“Our experience … indicates that so far, Tollenaar’s approach only works to a first order. Local parameters such as topography and wind directions that can redistribute meteorites from blue ice fields into local meteorite traps have to be considered as well,” Valdes said.

In the new study, co-lead author Tollenaar and her team projected the loss of meteorites under different climate change scenarios by combining climate modeling with their work from the 2022 paper.

The meteorites can sink into the ice even if temperatures are below zero degrees Celsius (32 Fahrenheit). The sun heats up the dark rock, which absorbs solar radiation more easily because of its color, which melts the surrounding ice. “With that heat, it can locally melt the ice and slowly disappear from the surface,” Tollenaar said.

Harry Zekollari, who was co-lead author along with Tollenaar on the new study, said that cold surface temperature was one of four factors linked to a potential meteorite cluster.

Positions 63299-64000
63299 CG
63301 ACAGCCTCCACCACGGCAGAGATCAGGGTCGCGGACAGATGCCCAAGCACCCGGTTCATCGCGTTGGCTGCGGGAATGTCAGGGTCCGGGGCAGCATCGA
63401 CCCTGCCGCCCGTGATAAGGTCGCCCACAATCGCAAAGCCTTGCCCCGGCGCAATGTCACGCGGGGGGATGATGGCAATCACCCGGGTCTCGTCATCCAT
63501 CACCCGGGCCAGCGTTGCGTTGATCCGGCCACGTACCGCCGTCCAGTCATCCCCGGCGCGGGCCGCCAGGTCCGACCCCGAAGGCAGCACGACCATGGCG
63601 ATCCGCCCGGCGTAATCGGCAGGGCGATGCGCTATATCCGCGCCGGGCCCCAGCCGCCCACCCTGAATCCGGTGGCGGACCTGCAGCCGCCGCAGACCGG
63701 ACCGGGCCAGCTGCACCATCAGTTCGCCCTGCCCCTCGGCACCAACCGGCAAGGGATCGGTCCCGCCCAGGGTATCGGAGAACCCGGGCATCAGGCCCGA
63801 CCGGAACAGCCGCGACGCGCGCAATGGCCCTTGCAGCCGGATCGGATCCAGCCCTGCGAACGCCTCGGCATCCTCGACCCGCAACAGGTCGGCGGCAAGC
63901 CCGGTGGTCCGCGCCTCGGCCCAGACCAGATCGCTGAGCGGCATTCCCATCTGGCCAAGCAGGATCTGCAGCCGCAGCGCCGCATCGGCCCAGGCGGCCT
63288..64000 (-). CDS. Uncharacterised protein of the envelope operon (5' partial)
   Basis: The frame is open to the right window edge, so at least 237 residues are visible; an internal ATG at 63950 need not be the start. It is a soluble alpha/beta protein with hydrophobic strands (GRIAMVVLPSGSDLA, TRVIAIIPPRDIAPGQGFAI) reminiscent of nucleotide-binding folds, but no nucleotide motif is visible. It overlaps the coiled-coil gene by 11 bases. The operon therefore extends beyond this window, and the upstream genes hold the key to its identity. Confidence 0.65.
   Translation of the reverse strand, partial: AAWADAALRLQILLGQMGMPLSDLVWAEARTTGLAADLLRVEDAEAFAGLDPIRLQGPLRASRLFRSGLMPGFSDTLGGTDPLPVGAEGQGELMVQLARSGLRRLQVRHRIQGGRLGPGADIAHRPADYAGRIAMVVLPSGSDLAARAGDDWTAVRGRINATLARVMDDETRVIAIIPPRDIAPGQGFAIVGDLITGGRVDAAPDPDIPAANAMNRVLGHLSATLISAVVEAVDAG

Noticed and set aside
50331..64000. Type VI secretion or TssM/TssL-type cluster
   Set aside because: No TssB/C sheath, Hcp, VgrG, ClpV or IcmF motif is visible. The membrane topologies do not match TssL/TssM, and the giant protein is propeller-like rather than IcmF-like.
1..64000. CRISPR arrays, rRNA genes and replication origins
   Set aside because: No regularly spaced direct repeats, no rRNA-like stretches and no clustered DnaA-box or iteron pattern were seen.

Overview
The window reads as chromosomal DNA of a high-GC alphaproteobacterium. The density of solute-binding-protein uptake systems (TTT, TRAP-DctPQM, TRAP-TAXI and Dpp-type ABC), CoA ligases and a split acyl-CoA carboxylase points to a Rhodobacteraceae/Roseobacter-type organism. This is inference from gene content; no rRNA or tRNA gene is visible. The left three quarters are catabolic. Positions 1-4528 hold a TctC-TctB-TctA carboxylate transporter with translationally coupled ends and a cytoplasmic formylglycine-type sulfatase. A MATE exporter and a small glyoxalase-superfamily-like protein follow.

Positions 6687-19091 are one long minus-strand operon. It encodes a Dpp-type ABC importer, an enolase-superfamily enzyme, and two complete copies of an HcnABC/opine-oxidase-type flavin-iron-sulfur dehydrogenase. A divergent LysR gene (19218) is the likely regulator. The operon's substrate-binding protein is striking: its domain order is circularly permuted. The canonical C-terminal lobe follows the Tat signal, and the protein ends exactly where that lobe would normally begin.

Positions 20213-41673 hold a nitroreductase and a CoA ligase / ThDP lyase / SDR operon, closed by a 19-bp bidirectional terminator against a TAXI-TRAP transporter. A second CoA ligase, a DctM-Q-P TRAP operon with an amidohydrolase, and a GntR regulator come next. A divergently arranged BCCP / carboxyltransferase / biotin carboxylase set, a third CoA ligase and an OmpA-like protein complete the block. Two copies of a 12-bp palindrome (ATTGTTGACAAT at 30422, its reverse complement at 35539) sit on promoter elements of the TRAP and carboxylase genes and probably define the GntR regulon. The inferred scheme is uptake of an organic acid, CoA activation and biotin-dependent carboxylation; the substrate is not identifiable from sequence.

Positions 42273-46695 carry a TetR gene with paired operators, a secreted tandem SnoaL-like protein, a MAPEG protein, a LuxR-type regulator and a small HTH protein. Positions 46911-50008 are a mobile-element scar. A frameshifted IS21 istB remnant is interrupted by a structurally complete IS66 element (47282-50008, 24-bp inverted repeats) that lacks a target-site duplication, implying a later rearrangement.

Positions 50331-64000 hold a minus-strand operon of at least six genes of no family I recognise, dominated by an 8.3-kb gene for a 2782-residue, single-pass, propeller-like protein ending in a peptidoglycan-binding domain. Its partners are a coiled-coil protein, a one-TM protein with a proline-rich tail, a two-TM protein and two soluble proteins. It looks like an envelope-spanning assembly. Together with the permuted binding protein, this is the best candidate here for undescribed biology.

“It’s really important that it’s cold and if your surface temperature starts changing, even if it’s going from minus 12 C to minus 9 C, it’s crossing a magic threshold where you’re starting to lose meteorites,” said Zekollari, an associate professor of glaciology at the Vrije Universiteit Brussel.

Under current policies, which the study said may result in a warming of 2.6 degrees Celsius to 2.7 degrees Celsius (4.7 F to 4.9 F) above preindustrial levels, the researchers estimated that 28% to 30% of the meteorites in Antarctica could become inaccessible. Under a high-emission scenario, the estimate increased to 76%. Only at elevations above 2,500 meters (8,202 feet) will meteorites losses be less than 50%, the study said.

Matthias van Ginneken, a research associate at the University of Kent’s Centre for Astrophysics and Planetary Science in the UK, said the work “made a lot of sense considering how global warming seems to affect Antarctica.”